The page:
So much of our lives are spent in internal dialogue.
We talk to ourselves about everything from what to eat to how to handle a massive dilemma. We choose how to perceive things and tend to return to our go-to ways of thinking over and over.
At first glance, a positive perspective on everything may seem like the way to go. The problem is that it doesn’t last in the real world because everything is not, in reality, positive. Most people wind up back in the gutter after a few minutes of positive thinking. For example, if I have a problem at work and choose to think 100% positively I may think, “It’ll get better if I just hang in there”. But that’s not necessarily true. And it’s not going to help me to get a new job or propose a solution. I may miss opportunities while I’m waiting around.
A negative perspective is just as useless. Choosing to think negatively would sound like this: “This job is the worst. It should be better.” or “I should have never taken this job.” This just causes anger and paralyzes you.
Use neutral thoughts so you can find actual solutions.
The “I want and I can” approach is to replace negative thoughts by thinking about what you want and what you CAN do. An example may sound like: I want to be happy at work and I can… look for a new job, talk to my boss, change my schedule, change my routine, take on new responsibilities, let go of some responsibilities, etc. The list goes on and on.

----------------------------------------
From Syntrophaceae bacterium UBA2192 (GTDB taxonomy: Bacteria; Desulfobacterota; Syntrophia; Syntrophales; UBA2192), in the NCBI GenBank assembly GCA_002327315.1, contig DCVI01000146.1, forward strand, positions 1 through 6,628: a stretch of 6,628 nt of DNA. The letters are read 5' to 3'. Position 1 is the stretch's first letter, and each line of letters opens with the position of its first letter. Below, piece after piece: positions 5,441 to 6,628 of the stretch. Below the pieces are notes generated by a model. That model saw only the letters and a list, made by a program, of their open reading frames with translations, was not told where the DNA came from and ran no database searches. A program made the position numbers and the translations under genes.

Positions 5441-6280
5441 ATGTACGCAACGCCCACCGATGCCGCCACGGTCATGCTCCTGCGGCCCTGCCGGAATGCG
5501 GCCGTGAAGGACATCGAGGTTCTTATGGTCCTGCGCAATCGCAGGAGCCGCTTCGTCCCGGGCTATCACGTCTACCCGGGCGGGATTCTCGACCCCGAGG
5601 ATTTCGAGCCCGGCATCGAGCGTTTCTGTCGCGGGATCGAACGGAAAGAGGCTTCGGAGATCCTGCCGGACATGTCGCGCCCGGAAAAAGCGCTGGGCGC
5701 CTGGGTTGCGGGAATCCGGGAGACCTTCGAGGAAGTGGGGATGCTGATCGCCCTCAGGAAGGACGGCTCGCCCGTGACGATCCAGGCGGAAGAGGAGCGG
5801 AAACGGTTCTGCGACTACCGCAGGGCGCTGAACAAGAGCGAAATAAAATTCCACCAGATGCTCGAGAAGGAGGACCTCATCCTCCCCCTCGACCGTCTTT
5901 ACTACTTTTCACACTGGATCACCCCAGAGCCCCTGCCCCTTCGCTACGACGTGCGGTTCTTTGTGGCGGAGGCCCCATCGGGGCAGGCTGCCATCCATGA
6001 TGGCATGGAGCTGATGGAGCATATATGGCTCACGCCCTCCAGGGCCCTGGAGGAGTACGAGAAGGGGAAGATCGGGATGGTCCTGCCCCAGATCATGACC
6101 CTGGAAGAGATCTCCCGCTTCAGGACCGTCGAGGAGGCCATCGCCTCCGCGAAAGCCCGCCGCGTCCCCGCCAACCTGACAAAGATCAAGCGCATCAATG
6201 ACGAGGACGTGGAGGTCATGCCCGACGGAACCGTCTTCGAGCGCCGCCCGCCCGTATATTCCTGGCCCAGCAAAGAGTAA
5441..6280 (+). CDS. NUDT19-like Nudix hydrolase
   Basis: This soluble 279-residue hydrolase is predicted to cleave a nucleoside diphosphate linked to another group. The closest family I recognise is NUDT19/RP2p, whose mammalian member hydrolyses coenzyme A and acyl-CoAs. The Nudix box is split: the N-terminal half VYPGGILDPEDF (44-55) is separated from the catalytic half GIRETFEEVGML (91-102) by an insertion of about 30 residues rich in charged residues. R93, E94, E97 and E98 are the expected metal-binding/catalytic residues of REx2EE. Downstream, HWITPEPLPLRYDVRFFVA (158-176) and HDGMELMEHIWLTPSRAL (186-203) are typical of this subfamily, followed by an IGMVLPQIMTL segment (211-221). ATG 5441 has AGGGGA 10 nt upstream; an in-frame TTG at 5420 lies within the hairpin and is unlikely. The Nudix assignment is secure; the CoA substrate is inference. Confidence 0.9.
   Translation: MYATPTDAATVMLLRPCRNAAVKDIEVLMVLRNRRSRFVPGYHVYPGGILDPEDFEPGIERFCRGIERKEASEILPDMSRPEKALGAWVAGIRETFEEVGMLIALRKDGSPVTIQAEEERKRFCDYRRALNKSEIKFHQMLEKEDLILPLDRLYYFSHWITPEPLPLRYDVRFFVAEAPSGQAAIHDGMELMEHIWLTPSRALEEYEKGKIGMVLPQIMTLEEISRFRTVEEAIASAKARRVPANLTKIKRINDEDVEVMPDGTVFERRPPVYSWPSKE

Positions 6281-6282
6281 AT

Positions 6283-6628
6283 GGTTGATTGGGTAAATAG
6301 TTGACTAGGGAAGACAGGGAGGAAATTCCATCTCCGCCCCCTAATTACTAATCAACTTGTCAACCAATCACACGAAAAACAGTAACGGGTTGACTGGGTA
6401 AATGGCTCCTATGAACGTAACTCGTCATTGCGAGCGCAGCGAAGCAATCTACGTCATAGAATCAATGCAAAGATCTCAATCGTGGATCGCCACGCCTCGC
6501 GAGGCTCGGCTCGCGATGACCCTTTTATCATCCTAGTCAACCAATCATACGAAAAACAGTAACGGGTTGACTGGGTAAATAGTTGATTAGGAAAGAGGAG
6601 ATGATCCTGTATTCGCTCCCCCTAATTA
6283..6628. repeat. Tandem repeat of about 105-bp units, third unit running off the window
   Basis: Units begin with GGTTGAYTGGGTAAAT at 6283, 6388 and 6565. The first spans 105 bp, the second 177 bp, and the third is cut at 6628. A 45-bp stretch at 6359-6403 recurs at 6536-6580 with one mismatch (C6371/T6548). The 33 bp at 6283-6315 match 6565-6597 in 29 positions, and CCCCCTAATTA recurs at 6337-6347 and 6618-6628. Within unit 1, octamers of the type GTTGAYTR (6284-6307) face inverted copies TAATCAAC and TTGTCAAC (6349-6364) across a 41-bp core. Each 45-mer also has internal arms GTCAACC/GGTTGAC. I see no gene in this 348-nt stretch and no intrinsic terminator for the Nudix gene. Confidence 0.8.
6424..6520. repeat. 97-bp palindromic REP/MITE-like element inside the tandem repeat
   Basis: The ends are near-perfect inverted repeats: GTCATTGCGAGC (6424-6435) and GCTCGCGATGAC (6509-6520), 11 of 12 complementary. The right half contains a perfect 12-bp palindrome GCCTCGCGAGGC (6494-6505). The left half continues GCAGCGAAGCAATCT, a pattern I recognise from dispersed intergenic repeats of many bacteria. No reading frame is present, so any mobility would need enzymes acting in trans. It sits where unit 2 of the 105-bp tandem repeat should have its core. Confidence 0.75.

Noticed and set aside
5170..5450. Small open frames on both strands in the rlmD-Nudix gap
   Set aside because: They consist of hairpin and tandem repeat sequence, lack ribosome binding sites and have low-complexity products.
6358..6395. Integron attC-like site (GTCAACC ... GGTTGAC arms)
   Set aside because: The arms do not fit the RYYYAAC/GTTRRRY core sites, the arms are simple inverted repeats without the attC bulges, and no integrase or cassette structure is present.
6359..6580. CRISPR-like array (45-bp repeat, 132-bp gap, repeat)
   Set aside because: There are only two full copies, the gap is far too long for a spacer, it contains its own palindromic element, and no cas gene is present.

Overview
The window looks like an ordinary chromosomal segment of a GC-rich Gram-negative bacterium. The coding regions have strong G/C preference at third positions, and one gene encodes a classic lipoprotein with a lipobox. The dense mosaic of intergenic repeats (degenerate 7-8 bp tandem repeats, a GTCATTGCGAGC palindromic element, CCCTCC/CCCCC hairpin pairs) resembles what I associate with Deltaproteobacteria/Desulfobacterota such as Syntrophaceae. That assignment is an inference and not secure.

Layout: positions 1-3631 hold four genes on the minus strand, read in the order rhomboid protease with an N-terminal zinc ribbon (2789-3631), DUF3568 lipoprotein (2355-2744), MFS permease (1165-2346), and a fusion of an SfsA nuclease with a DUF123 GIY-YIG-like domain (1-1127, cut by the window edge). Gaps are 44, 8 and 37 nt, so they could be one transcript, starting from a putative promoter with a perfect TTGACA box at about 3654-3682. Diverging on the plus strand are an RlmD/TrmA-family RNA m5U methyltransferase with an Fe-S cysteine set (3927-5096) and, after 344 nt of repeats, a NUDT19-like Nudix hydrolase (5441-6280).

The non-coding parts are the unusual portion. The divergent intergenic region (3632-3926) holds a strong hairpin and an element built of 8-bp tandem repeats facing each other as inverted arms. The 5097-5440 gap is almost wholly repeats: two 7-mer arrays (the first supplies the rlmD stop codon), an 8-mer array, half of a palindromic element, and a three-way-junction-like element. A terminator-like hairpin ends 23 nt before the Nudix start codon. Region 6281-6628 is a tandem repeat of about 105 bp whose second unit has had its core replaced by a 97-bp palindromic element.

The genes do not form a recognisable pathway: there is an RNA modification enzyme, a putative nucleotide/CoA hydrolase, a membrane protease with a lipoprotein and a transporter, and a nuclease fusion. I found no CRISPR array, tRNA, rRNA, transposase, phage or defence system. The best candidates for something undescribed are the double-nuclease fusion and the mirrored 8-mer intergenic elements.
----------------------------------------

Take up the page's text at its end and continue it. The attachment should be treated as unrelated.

Go with neutral thinking. Use an “I want____” and “I can____” thought to replace positive or negative thinking with action.
Neutralizing thoughts is the act of thinking about what you want and what you can do to try to get it.
It’s brainstorming about what you can do instead of focussing on what others should have or should be doing.
When I recently left a ream of paper (already purchased) behind in a store, I was thinking, “I shouldn’t have been so careless”, “My father shouldn’t have walked away from the baby because it made me put my stuff down”. These thoughts place a lot of unnecessary blame on myself and others. If you’re blaming, you’re not solving. The quicker you can neutralize your thoughts and focus on what small steps you can take, the quicker you can begin to solve your problem.
The minute I was able to neutralize my thoughts I realized: I want to get my paper back and I can call back and ask for a manager to ask if he or she has any suggestions. What happened? As soon as I called, the manager offered to replace the item. It’s a small example, but it illustrates the idea well.
Next time you begin to think negatively, choose to turn your thoughts to what you want and what you can do.